/

Fourth Quarter Takeover Gives Raptors 905 Third Win Over Westchester Knicks

7 mins read
Via: Zach_NPH/Instagram

Final Score | Raptors 905  112 –  Westchester Knicks 105| Box Score

Two Ways: None

On Assignment: Dalano Banton (905), Malachi Flynn (905), Yuta Watanabe (905)

Inactive: David Johnson (905), Justin Champagnie (905), Breein Tyree (905), Tyler Hall (Knicks), Allen Crabbe (Knicks), Jericho Sims (Knicks), Luka Samanic (Knicks)

Before we even get into what happened during the game, I need everyone to know what happened before and after the game. We are all under the impression that Yuta Watanabe is perhaps the nicest person to ever grace this planet. Having the privilege to speak with him after his 24 point, 10 rebound double double, I can confirm that however nice you think he is, he is about a million times nicer than that. Not only did he ask to be sent down to the G League to return to conditioning, he actually opened his post-game scrum by thanking the 905 organization and its players for allowing him the opportunity to play. He acknowledged that when NBA players are assigned to their respective G League teams, for whatever reason, it often eats into the playing time of regular rotation players, and stated that he was thankful that the team embraced him with open arms, allowing him to do what he needed to do in order to get his groove back. In my years covering the 905, I don’t think I’ve ever seen or heard this from an NBA player. I would run in front of a bus for him, no questions asked.

The game began with the 905 and the Knicks trading baskets for almost the entirety of the first half. The 9-0 run that the 905 began with was quickly squandered, as Westchester found their rhythm after they were fouled on a 3-point-attempt and then made two more 3’s nearly back to back. Finding their presence in the post with the size of Aamir Simms and Dewan Hernandez allowed Westchester to counter every basket made by the 905, giving them a 4 point lead heading into half time. It was the vocal leadership from Jodie Meeks and Aaron Best in the third quarter that kept the 905 in the game. After a hard foul by Kevon Harris (an answer to an even harder foul committed by Westchester on Malachi Flynn), Both Meeks and Best took Harris, who was obviously frustrated, aside to teach and talk to him while the foul was being reviewed. On the court, Best could be heard directing traffic, with his 4 assists helping to cut the Westchester lead down from 14 to 5. While Best’s determination kept the 905 in the game, it was Dalano Banton’s natural talent that won it for them in the 4th quarter. Finishing with 31 points, just 2 shy of his career best that he recorded the game prior, Banton was everywhere and doing everything. Every game with the 905 as of late has shown tremendous growth in Banton, whose head down scoring works only to a point. He was making plays, defending hard and closing out, and threw a gorgeous lob to Yuta for a nail-in-the-coffin alley-oop. Rarely do we see him get frustrated with himself, but his time with the 905 is allowing him to take accountability and correct his mistakes to polish his game.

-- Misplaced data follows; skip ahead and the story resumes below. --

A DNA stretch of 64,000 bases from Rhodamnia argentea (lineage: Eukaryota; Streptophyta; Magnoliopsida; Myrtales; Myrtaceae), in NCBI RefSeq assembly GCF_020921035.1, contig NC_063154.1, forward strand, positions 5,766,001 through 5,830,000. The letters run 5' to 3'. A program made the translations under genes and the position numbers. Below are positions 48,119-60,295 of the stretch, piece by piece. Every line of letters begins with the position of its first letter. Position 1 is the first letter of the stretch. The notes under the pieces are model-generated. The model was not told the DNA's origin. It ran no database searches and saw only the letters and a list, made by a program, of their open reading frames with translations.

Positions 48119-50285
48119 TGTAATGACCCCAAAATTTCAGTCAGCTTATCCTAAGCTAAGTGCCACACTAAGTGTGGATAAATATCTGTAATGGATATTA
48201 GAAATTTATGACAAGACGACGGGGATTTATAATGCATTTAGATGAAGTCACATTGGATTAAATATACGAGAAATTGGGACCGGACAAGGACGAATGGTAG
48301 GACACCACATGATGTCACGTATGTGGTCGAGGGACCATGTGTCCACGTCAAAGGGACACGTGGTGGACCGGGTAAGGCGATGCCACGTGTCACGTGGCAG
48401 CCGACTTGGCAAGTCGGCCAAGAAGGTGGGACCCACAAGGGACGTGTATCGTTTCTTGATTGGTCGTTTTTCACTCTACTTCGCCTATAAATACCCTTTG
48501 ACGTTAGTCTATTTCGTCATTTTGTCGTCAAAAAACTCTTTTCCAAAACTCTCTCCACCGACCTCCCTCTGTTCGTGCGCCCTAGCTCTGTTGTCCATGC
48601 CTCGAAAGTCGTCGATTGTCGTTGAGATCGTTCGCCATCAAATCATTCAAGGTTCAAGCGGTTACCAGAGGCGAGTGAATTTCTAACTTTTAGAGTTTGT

The Good:

Accountability: Post-game, Yuta Watanabe mentioned that the assignees were the reason that the 905 were losing heading into the fourth quarter. He, Flynn, and Banton discussed this, acknowledging that if the 905 were to lose this game, it would be unfair to them and their record as it was not the fault of the regular rotation players, but of those who were sent down. Coach Patrick Mutombo stated something similar, telling media that he spoke with Dalano Banton, holding him accountable for his mistakes and play-style in order for him to play up to his potential. Both are examples of the maturity we are witnessing from these young men both on and off the court, and the tough love that is sometimes needed in the big leagues.

Veteran Leadership: Something has switched in the 905 since the addition of Jodie Meeks and Aaron Best. Meeks has the NBA experience (and championship ring) and Best has the G-League experience that allows them to take on a leadership role, even when they are not seeing the most minutes. Both can constantly be seen coaching from the sidelines, taking players aside, and directing traffic on the floor. G League teams are fortunate to have a veteran leader to learn from, and the 905 are lucky to have two.

The Bad:

It’s All In Your Head: Malachi Flynn needs a week off. No practice, no film, just a week to reset his mind. Watching him play at this point is very reminiscent of the period in time when Norman Powell would overthink every possession, almost always to his own detriment. The mental toll it must take on a player when they are unable to perform at either level and then have to read about it online later is something I wouldn’t wish on anyone.

The Raptors 905 are back in action at the Paramount Fine Foods Centre on Wednesday, January 26th at 7:00 p.m to take on the Motor City Cruise.

Leave a Reply

Your email address will not be published.